By: Michael Simon
There is no defensible way to continue damming the world’s rivers.
That was the message that a powerful uprising of individuals, NGOs and social movements delivered to the World Hydropower Congress last week. (It’s not too late to lend your voice here.)
This year’s Congress was ground zero for an aggressive greenwashing campaign by the hydropower industry. Salivating over an anticipated bonanza of climate finance, the industry is engaged in a desperate bid to recast itself as green in hopes to cash in as governments begin the transition to a low-carbon energy future.
Their only problem? The legion of scientists, activists and affected people who know better. Many of them gathered in Paris to host an alternative conference on Monday, May 13, a day before the official World Hydropower Congress began. They followed their day of meetings with a high-profile protest right outside the Congress entrance for its opening the next day.
The True Face of Hydropower
The alternative conference drew a rich and diverse crowd of participants, including three leaders of the Munduruku indigenous people from the Brazilian Amazon, and Jeff Opperman of WWF, lead author of a report released that day entitled Connected and Flowing: A renewable future for rivers, climate and people. The report asserts that the world can meet its climate and energy goals without damming the world’s remaining free-flowing rivers, which a recent study showed are dwindling fast.
At the parallel conference, participants launched a joint declaration on the “False Promises of Hydropower: Why Hydroelectric Dams will Not Deliver the Paris Climate Agreement and the UN Sustainable Development Goals,” signed by some 250 civil society organizations from over 70 countries. The declaration points out hydropower’s long and well-studied track record as a biodiversity-killing, climate-warming menace associated with human rights violations, and includes a call for action that includes a halt to funding for new dam projects through the Climate Bonds Initiative and Green Climate Fund.
We also launched a hard-hitting petition for individuals to sign, laying out the case drawn from decades of bad experiences. And the NGO Rivers Without Boundaries released a draft report pointing the finger directly at the hydropower industry for its role in threatening precious World Heritage sites – which made UNESCO’s co-sponsorship of the Congress something between alarming and downright Orwellian.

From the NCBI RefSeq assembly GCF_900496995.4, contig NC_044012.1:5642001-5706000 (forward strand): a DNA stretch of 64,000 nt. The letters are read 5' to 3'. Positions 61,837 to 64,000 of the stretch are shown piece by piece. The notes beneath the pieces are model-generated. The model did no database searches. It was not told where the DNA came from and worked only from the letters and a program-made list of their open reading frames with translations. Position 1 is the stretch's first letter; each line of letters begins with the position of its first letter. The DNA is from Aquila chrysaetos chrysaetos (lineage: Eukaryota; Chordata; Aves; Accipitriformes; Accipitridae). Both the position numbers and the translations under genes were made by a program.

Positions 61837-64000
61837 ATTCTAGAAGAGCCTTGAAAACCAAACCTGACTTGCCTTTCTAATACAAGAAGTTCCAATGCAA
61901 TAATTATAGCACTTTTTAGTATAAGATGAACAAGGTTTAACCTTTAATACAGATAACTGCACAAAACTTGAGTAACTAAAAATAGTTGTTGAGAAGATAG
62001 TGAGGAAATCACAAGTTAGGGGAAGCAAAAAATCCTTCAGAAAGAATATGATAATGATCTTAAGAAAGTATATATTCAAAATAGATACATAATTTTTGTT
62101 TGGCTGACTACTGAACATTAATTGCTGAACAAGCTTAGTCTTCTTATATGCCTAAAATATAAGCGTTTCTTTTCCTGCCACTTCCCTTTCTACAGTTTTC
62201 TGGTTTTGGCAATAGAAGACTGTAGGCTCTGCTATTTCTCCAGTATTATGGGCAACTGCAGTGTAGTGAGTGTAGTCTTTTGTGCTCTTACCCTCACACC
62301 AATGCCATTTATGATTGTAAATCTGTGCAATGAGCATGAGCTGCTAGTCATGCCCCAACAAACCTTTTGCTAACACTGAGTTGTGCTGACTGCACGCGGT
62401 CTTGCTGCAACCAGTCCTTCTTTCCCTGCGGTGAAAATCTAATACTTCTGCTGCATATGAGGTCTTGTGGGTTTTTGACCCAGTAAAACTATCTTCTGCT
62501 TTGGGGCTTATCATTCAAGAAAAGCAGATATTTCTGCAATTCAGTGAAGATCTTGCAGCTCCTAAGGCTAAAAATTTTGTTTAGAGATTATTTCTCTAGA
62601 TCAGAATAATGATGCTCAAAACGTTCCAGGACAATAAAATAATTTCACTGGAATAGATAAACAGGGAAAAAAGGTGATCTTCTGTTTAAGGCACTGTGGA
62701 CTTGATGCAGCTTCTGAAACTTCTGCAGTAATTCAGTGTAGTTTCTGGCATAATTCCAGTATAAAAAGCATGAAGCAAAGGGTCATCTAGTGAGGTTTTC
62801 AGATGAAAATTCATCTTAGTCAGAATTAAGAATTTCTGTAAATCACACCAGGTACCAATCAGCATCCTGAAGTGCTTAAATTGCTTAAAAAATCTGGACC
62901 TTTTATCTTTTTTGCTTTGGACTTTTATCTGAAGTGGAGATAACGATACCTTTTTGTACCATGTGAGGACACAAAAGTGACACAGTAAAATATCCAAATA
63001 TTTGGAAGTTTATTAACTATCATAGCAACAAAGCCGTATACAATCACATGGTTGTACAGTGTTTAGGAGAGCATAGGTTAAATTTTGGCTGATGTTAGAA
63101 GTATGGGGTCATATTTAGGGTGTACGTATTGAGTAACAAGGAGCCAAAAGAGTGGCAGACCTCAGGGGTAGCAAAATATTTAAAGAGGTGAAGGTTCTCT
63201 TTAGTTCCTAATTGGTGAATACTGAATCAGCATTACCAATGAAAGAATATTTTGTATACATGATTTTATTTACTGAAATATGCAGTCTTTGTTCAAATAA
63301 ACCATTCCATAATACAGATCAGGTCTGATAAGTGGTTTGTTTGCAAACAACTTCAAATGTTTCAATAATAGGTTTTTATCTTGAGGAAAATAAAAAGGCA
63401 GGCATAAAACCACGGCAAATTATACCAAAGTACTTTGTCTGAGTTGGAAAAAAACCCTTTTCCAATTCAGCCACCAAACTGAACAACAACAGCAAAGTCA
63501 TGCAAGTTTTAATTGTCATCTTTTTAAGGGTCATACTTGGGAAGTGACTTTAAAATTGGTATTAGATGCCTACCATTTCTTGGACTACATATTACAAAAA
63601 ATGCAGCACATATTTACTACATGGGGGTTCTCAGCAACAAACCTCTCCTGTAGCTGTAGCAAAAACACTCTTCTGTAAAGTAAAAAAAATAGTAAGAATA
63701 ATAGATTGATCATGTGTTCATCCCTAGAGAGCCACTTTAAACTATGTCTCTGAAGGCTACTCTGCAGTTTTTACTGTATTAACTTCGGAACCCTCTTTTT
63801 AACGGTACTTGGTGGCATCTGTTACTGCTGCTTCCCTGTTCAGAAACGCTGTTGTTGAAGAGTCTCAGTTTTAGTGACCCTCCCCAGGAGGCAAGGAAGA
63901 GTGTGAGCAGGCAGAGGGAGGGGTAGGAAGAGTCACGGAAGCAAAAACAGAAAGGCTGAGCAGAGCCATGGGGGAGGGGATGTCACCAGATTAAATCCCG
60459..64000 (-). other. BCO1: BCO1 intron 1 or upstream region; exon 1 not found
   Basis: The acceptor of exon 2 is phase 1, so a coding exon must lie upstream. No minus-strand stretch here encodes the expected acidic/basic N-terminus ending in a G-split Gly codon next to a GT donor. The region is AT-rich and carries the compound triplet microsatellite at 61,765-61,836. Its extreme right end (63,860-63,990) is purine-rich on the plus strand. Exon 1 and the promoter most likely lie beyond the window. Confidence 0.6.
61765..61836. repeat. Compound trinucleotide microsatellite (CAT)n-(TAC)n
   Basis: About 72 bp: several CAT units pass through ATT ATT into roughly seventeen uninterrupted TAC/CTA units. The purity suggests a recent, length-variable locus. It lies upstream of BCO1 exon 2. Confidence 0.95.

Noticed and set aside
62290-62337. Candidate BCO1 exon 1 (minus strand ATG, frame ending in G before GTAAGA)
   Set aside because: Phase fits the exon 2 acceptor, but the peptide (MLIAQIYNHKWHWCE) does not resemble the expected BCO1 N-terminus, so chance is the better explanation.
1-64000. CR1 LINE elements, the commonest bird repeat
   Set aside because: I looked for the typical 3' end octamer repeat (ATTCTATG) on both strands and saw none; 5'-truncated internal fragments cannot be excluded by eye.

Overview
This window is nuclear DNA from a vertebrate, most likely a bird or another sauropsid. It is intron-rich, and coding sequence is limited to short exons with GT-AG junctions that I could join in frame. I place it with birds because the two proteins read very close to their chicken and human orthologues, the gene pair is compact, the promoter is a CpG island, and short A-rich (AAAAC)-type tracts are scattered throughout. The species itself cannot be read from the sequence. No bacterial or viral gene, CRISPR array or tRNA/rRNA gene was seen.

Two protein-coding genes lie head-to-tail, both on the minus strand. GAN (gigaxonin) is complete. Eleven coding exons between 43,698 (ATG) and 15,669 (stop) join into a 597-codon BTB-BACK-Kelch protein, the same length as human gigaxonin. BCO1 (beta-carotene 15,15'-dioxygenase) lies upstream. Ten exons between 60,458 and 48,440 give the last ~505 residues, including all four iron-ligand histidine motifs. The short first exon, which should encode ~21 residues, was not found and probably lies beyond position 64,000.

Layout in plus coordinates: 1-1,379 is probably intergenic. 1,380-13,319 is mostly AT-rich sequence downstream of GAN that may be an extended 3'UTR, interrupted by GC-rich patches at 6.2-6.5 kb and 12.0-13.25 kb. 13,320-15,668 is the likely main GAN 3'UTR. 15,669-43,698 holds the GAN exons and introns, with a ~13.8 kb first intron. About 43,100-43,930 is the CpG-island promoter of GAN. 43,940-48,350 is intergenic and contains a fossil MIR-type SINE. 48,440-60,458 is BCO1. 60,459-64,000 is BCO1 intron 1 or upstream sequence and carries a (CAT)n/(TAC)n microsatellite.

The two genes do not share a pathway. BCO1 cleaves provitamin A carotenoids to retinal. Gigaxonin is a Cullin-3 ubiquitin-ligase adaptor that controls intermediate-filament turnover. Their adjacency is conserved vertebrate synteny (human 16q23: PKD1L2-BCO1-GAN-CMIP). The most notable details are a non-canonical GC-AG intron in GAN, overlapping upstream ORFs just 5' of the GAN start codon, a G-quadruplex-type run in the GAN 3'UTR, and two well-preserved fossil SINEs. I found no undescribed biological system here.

The next day, the Munduruku leaders and other dam-affected peoples, together with Extinction Rebellion – France and Planète Amazone, staged a dramatic protest at the entrance to the World Hydropower Congress. They built a dam at the building’s entrance that was littered with dead (cardboard) fish, and staged a die-in, reciting the names of the many people killed for defending their rivers and rights. It was chilling and effective.
The three Munduruku leaders were eventually invited speak on a panel inside the World Hydropower Congress about dams and indigenous peoples. It was an extraordinary opportunity to address the industry that’s threatening their lives, lands and livelihoods, and they got their message across: Dams are destroying their river and their livelihoods, they said, and they were never consulted. Their ultimate message? “We don’t want dams. Respect our livelihoods, respect our rights, respect our rivers.”
The Munduruku also presented their own protocol on how a process of free, prior and informed consultation and consent should be conducted in good faith, whenever projects and policy decisions may affect their territories and rights..
Hydropower: A Losing Technology
The Munduruku leaders voiced truths that are nearly universally acknowledged. By every metric, hydropower is a losing technology. It has an abysmal record on human rights. Its reservoirs are the largest source of human-caused methane emissions. And it’s is one of the biggest culprits behind the precipitous drop in freshwater species populations in the last three decades.
Dams even threaten fully one-quarter of the planet’s World Heritage sites.
And yet the industry, which has faltered in recent years with the ascendance of cleaner, safer and faster-to-build wind and solar power, still wants a piece of the low-carbon pie.
But the most important thing is to hear from those who know best the havoc and destruction hydropower projects bring: Dam-affected people themselves. They are locked out of the government offices and boardrooms where these decisions are made, and left to suffer the consequences. Members of the Munduruku, a tribe indigenous to the Amazon, came to Paris to speak their truth, and they did. Their very presence refuted the dam industry’s deception that it’s a “green” or “sustainable” industry.
Featured image: Munduruku leaders in Paris protesting at the 2019 World Hydropower Congress | Photo by Todd Southgate